Ultrafast spectroscopy; Time-resolved THz spectroscopy; Perovskite solar cells; Photoinduced charge transfer; Charge carrier dynamics; Donor-acceptor heterojunctions; Semiconductors under illumination; Dye-sensitized solar cells; Small-molecules organic photovoltaics
Huber Robert, Dworak Lars, Moser Jacques-E., Grätzel M., Wachtveitl J. (2016), Beyond Vibrationally Mediated Electron Transfer: Coherent Phenomena Induced by Ultrafast Charge Separation, in The Journal of Physical Chemistry C
Paraecattil Arun, De Jonghe-Risse Jelissa, Pranculis Vytenis, Teuscher Joël, Moser Jacques-E. (2016), Dynamics of photocarrier separation in MAPbI3 perovskite multigrain films under a quasistatic electric field, in The Journal of Physical Chemistry C
Causa' Martina, De Jonghe-Risse Jelissa, Scarongella Mariateresa, Brauer Jan C., Buchaca-Domingo Ester, Moser Jacques-E., Stingelin Natalie, Banerji Natalie (2016), The fate of electron-hole pairs in polymer:fullerene blends for organic photovoltaics, in Nature Communications
, (12556), 1-10.
Devižis Andrius, De Jonghe-Risse Jelissa, Hany Roland, Nüesch Frank, Jenatsch Sandra, Gulbinas Vidmantas, Moser Jacques-E. (2015), Dissociation of charge transfer states and carriers separation in bilayer organic solar cells - A time-resolved electroabsorption spectroscopy study, in Journal of the American Chemical Society
, 137, 8192-8198.
Brauer Jan C., Marchioro Arianna, Paraecattil Arun A., Oskouei Ahmad A., Moser Jacques-E. (2015), Dynamics of Interfacial Charge Transfer States and Carriers Separation in Dye-Sensitized Solar Cells: A Time-Resolved Terahertz Spectroscopy Study, in Journal of Physical Chemistry C
, 119, 26266-26274.
Knorr Fritz J., McHale Jeanne L., Clark Aurora E., Marchioro A., Moser Jacques-E. (2015), Dynamics of Interfacial Electron Transfer from Betanin to Nanocrystalline TiO2: The Pursuit of Two-Electron Injection, in The Journal of Physical Chemistry C
De Jonghe-Risse Jelissa, Heier Jakob, Nüesch Frank, Moser Jacques-E. (2015), Ultrafast charge transfer in solid-state films of pristine cyanine borate and blends with fullerene, in J. Mater. Chem. A
Devižis Andrius, Hertel Dietrich, Meerholtz Klaus, Gulbinas Vidmantas, Moser Jacques-E. (2014), Time-independent, high electron mobility in thin PC61BM films: Relevance to organic photovoltaics, in Organic Electronics
, 15(12), 3729-3734.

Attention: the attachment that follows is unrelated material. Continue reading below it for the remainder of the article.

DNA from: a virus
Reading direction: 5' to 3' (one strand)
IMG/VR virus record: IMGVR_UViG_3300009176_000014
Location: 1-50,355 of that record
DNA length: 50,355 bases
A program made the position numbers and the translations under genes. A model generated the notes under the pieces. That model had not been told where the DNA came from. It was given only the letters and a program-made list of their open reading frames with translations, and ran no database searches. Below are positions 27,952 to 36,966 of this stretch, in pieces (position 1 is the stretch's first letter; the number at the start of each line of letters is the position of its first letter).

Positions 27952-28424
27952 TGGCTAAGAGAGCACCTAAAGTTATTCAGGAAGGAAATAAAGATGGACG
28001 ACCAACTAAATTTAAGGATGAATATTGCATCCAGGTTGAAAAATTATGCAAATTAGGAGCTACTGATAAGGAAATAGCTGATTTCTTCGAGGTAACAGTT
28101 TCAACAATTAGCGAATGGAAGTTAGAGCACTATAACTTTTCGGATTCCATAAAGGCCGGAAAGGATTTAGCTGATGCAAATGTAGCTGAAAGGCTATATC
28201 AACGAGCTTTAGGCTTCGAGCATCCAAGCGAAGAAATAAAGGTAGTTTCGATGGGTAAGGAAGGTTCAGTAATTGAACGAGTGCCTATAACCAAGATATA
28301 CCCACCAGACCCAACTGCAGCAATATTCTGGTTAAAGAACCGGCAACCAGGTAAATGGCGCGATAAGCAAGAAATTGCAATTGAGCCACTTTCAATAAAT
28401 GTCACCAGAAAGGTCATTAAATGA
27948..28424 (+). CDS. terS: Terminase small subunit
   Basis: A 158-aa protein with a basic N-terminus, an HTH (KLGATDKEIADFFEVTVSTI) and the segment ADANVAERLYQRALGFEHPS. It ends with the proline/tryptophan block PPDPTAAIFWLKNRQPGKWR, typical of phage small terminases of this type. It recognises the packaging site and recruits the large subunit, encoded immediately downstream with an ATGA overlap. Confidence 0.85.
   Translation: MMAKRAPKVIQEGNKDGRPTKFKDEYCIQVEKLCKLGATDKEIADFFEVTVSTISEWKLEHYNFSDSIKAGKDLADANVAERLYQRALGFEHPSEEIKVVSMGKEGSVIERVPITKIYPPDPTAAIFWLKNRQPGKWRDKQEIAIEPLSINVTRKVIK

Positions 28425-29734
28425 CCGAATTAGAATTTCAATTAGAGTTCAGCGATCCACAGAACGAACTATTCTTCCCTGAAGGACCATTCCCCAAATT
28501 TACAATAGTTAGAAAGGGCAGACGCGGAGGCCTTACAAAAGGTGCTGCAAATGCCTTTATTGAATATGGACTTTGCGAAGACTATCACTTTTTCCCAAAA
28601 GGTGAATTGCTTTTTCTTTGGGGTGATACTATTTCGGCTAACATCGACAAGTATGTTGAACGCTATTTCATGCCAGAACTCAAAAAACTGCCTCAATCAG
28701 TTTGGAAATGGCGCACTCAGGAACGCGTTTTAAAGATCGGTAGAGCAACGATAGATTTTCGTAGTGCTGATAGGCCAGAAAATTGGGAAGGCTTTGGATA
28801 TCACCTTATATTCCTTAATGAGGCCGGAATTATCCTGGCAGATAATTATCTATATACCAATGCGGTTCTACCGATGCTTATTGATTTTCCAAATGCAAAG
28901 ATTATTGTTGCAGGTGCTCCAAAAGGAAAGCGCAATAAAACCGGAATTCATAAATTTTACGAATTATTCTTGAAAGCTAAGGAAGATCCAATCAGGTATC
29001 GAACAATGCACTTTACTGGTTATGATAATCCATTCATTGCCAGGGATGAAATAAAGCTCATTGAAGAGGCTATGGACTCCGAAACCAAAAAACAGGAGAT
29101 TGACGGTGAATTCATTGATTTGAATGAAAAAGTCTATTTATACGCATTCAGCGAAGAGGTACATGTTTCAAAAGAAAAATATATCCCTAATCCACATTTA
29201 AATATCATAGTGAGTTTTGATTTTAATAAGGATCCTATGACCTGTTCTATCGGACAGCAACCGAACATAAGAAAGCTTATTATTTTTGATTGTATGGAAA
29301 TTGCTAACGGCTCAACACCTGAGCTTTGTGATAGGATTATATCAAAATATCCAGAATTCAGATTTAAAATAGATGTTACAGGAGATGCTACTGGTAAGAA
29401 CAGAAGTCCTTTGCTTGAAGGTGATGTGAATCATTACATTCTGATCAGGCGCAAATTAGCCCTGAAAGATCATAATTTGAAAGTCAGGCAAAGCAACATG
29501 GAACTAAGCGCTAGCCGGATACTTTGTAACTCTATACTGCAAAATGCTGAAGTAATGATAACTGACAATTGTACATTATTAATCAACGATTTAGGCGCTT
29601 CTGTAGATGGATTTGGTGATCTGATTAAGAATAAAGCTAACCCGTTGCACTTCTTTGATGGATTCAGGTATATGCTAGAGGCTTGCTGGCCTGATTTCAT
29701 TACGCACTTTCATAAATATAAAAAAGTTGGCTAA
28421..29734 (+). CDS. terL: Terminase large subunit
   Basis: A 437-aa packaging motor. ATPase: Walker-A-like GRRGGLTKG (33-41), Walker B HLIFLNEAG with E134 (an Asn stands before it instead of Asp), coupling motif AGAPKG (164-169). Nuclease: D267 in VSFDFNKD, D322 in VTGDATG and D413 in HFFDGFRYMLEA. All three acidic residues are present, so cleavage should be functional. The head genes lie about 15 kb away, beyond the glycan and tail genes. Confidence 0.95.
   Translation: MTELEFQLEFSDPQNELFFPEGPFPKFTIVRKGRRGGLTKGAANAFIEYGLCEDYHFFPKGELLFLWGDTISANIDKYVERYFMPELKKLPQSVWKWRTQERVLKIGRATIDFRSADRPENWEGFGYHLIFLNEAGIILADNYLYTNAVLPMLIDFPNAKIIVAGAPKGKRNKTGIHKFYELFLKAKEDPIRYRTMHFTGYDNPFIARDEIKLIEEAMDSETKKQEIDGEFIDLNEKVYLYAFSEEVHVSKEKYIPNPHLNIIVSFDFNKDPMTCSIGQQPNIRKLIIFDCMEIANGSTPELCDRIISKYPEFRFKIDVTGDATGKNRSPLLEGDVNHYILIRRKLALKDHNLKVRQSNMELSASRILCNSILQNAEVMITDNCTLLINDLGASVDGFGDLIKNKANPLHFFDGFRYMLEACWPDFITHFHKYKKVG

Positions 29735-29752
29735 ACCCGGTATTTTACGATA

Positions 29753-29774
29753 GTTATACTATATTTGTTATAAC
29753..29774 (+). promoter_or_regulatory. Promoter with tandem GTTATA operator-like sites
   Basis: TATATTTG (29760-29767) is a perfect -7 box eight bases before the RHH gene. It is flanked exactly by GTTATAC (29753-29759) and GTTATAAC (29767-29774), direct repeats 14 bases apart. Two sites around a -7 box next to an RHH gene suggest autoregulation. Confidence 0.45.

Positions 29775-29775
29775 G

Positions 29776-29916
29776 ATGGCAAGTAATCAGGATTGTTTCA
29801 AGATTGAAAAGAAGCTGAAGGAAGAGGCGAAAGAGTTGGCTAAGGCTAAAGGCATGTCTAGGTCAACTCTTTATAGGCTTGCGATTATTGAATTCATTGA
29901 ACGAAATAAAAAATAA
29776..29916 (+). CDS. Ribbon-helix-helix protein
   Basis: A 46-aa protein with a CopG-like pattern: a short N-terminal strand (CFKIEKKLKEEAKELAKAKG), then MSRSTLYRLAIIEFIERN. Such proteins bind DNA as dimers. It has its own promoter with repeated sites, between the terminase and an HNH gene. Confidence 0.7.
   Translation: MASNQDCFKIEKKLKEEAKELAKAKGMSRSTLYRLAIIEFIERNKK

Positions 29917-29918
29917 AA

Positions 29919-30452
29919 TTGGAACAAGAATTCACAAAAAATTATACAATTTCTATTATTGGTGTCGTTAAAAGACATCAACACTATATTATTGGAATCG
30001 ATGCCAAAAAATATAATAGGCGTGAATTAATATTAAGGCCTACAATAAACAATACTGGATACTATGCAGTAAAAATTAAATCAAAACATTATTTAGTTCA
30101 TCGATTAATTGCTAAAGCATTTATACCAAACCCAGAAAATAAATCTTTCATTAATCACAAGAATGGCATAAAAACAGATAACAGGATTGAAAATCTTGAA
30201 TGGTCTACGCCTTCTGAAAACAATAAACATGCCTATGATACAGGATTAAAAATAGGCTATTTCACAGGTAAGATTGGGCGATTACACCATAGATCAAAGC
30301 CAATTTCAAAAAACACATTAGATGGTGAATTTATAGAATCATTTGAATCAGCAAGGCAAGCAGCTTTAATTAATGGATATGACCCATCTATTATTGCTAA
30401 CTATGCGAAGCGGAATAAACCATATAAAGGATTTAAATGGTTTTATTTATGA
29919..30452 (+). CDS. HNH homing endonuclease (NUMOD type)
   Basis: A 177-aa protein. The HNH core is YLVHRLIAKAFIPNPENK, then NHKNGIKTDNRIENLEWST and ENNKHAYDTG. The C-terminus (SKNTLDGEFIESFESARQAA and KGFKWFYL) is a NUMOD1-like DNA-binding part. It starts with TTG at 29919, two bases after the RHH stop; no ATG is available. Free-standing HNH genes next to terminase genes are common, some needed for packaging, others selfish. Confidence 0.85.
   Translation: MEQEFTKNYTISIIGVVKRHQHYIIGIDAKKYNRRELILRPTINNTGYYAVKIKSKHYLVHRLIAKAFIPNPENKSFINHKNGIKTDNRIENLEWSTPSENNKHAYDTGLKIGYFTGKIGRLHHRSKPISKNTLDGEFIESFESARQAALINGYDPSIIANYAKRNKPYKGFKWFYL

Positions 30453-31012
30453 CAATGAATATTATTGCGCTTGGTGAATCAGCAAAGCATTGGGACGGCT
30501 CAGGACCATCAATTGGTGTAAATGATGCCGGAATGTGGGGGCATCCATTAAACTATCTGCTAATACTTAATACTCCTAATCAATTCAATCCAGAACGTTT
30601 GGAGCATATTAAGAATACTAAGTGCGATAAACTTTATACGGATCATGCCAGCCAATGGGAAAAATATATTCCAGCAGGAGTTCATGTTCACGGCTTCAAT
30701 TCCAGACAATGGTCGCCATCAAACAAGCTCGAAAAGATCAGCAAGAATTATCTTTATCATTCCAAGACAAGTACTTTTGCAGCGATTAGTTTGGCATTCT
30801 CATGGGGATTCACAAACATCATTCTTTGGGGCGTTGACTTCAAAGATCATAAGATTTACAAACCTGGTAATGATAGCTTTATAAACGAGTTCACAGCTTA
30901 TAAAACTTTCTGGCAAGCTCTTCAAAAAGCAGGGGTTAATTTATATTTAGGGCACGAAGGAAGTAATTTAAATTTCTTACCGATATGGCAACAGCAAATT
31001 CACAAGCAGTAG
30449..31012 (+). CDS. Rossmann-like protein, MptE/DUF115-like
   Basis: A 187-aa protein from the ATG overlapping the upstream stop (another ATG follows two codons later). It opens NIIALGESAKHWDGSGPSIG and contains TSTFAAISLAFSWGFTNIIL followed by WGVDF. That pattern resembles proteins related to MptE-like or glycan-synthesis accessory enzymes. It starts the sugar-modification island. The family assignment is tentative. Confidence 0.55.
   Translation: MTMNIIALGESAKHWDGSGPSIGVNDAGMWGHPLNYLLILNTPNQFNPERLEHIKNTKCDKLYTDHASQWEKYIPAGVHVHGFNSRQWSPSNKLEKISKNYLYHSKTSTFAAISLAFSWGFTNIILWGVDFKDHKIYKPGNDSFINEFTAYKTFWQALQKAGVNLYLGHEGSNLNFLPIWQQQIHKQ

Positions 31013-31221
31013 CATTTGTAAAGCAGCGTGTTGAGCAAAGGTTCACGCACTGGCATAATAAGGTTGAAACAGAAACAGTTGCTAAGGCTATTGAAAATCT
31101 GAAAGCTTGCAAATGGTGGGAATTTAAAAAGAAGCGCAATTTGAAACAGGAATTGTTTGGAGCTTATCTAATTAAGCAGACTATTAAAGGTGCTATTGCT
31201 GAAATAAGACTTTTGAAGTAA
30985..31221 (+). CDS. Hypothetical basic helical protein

The present proposal aims to investigate salient features and details of photoinduced interfacial charge transfer processes in small molecule-based organic, perovskite-based hybrid organic-inorganic, and dye-sensitized solar cells. These systems belong to a new generation of non-conventional photovoltaic converters making use of ultrafast carrier injection at donor-acceptor interfaces and diffusion in selective transporter materials to separate charges. Their working principle, thus, distinguishes markedly from conventional p-n junction devices relying on the migration of carriers in an electric field.Excitons are quasi-particles that form when Coulomb-interacting electrons and holes in semiconductors are bound into pair states. Excitonic signatures commonly appear in the optical absorption and emission of direct gap semiconductor systems and molecular absorbers. The reduced dielectric constant characterizing organic materials at the base of third generation photovoltaics also allows electrostatic interactions between charge carriers separated at a junction and the formation of donor-acceptor charge transfer states (CTS) or charge transfer excitons. Fast geminate recombination of carriers in these interfacial CTS is believed to be one of the main loss processes in this type of devices and to control in a large extend the power conversion efficiency. The precise properties of incoherent exciton populations are difficult to determine and are still the subject of intense debate. Here we propose to supplement conventional experimental techniques by direct quasi-particle spectroscopy using the relatively newly available terahertz light sources. A combination of state of the art ultrafast transient vis-NIR absorption- and time-resolved terahertz spectroscopies will be applied to elucidate the fundamental factors that govern the dynamics of excitons and charge transfer separation processes at donor-acceptor heterojunctions. Time-resolved THz (optical-pump THz-probe, OPTP) spectroscopy is a powerful tool to temporally resolve phenomena at the timescale of nuclear and electronic motion. This method has been selected as it can measure any change in the complex conductivity of a sample induced by a pump laser pulse in the fs-ps time range. The conductivity of a sample is directly proportional to the population of charge carriers and to their intrinsic mobility. Combined with ultrafast optical spectroscopy, which can provide the necessary information regarding carriers’ transient population, terahertz spectroscopy then constitutes an ideal experimental tool to probe mobility changes occurring during charge trapping, selective electron or hole injection at heterojunctions, association of opposite charge carriers in CTS, and charge separation and recombination processes.The exact mechanism by which electrons and holes overcome Coulomb trapping to yield free carriers is still unsolved, but increasing evidence points to the critical role of hot charge transfer states in assisting this process. Within the proposed study, we will provide a real-time view of hot CTS formation and relaxation using a novel approach. We will build a time-resolved two photons optical pump-terahertz probe spectroscopy (PPTPS) setup to scrutinize excitons and CTS dynamics in various systems and conditions. In a typical pump-push-THz probe experiment, a first fs pulse of visible light (h?1) will excite the absorber material to yield excitons or CTS at an interface. After a controlled time delay, a second ultrashort pulse in the NIR or IR spectral range (h?2) will excite the bound electron-hole pairs to produce hot quasi-particles, which will eventually relax or split, yielding mobile charges, which will be readily detected by THz absorption. Tuning h?2 will provide direct information on exciton and CTS binding energy and the involvement of out-of-equilibrium vibrations in the carriers’ generation process.PPTPS will be applied to model systems constituted of dye-sensitized mesoscopic TiO2, cyanine and merocyanine |C60 bilayers, and hybrid organic-inorganic perovskite-based solid-state photovoltaic systems. In the first case, various RuII-complexes and organic dye molecules will be used, that are characterized by different energy levels of their lowest unoccupied molecular orbitals (LUMO) and different distances separating the surface of the oxide semiconductor from the molecular moiety carrying the highest occupied molecular orbital (HOMO). The position of the LUMO level will define the excess energy of electrons injected in the conduction band of the oxide. While the geometry of the molecule on the surface is expected to influence the distance at which injected electrons and holes localized in the oxidized dye molecule will interact and the strength of the Coulomb attraction. In the case of solar cells based on a liquid junction, the dielectric constant and viscosity of the solvent could influence the rate at which dipole reorganization and, concomitantly, interfacial charge screening can take place. The presence of adsorbed small cations at the interface, be it liquid or solid, is also expected to have a strong effect on the dynamics of CTS by affecting electron trapping on the surface.Our current understanding of photovoltaic conversion in model OPV systems, such as cyanine|C60 bilayers, is that ultrafast exciton splitting at the donor-acceptor junction results in the generation of both interfacial charge transfer states and mobile polaron species. Upon high-energy excitation, hot vibronic states of the absorber material should convert into hot interfacial CTS that effectively contribute to free carrier generation. Application of PPTPS time-resolved spectroscopy on these systems will provide an additional insight on the dynamics of CTS and the intimate mechanism of charge separation. The influence of the cyanine counter-ions and other doping ionic species able to migrate in the materials and adsorb at the heterojunction will also be scrutinized.Hybrid organic-inorganic CH3NH3PbI3 perovskite-based solar cells are novel photovoltaic systems. Efficient devices are built by depositing the perovskite light-absorber on an acceptor material (ETM) and by covering it on the other side by an organic hole-transporter material (HTM). Charge separation in this system is expected to take place simultaneously at the two heterojunctions ETM | perovskite | HTM. Fast experimental developments have occurred so far without a sound knowledge of the mechanisms of fundamental processes governing their functioning. By application of ultrafast time-resolved optical spectroscopy and PPTPS measurements, we aim at obtaining conclusive experimental results, allowing to assess exciton and charge separation dynamics in various versions of perovskite-based devices described to date.